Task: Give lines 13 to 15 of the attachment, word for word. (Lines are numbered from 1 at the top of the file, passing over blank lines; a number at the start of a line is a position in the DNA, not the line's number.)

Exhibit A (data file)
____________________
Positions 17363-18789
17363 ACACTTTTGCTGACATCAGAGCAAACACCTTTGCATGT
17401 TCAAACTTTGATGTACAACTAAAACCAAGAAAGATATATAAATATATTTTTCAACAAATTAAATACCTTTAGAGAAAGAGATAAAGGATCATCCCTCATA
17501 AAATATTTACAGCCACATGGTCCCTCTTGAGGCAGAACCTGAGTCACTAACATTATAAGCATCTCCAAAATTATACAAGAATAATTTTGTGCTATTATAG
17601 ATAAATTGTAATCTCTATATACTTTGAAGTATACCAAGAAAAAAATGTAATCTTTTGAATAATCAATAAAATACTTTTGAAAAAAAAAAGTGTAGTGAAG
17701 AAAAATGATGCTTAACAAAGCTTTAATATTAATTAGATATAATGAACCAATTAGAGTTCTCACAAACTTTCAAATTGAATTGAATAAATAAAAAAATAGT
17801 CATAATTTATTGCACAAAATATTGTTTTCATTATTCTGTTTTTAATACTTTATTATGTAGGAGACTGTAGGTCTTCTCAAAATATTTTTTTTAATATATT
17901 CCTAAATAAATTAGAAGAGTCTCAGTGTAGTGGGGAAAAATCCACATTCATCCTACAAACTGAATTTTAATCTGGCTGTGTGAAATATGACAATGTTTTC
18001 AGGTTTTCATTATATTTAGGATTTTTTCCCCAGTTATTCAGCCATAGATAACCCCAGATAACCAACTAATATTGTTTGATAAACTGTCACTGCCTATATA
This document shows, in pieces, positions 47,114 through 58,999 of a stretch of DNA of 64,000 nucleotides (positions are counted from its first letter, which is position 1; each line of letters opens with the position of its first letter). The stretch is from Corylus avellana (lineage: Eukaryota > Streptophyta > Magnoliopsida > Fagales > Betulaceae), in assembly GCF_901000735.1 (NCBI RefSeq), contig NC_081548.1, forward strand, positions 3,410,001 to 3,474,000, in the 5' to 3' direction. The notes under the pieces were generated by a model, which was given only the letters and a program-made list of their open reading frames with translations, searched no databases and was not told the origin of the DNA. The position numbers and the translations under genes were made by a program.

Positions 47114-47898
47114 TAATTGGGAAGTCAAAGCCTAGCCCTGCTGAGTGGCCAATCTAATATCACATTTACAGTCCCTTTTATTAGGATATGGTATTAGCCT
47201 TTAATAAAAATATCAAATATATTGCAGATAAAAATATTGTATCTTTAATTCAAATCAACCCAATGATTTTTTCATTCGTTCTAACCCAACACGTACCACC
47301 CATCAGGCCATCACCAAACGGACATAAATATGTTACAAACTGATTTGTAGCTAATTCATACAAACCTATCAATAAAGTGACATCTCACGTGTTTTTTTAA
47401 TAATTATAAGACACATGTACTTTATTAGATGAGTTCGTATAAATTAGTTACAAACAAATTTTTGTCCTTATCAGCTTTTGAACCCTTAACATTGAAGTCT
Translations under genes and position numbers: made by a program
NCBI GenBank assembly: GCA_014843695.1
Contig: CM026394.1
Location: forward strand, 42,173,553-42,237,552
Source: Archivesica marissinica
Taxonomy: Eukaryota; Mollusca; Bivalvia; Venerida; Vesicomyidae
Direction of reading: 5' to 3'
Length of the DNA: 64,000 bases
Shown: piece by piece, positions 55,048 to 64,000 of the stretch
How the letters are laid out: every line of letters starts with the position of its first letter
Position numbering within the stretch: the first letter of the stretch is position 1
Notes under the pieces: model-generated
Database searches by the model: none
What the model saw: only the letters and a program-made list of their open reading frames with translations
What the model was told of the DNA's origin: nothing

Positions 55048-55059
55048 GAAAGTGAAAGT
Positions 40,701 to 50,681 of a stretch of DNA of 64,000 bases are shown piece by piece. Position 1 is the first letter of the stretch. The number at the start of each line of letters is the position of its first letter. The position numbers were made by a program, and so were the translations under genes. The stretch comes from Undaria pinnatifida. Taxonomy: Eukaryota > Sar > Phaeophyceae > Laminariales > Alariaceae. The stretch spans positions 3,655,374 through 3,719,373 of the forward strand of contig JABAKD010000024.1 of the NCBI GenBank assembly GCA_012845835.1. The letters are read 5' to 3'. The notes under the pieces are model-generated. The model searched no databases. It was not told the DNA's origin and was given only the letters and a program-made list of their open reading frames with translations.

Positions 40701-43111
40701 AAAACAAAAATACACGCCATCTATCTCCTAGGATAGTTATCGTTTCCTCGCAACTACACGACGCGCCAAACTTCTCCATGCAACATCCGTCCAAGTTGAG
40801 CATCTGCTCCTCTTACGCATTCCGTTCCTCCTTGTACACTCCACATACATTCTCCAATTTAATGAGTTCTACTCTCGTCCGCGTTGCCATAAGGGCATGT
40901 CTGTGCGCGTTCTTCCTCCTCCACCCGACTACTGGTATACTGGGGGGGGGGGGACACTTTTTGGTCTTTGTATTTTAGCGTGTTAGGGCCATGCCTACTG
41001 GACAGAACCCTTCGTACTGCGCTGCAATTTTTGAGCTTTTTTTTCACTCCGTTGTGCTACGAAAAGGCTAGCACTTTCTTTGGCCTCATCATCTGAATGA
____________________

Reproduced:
47201 TTAATAAAAATATCAAATATATTGCAGATAAAAATATTGTATCTTTAATTCAAATCAACCCAATGATTTTTTCATTCGTTCTAACCCAACACGTACCACC
47301 CATCAGGCCATCACCAAACGGACATAAATATGTTACAAACTGATTTGTAGCTAATTCATACAAACCTATCAATAAAGTGACATCTCACGTGTTTTTTTAA
47401 TAATTATAAGACACATGTACTTTATTAGATGAGTTCGTATAAATTAGTTACAAACAAATTTTTGTCCTTATCAGCTTTTGAACCCTTAACATTGAAGTCT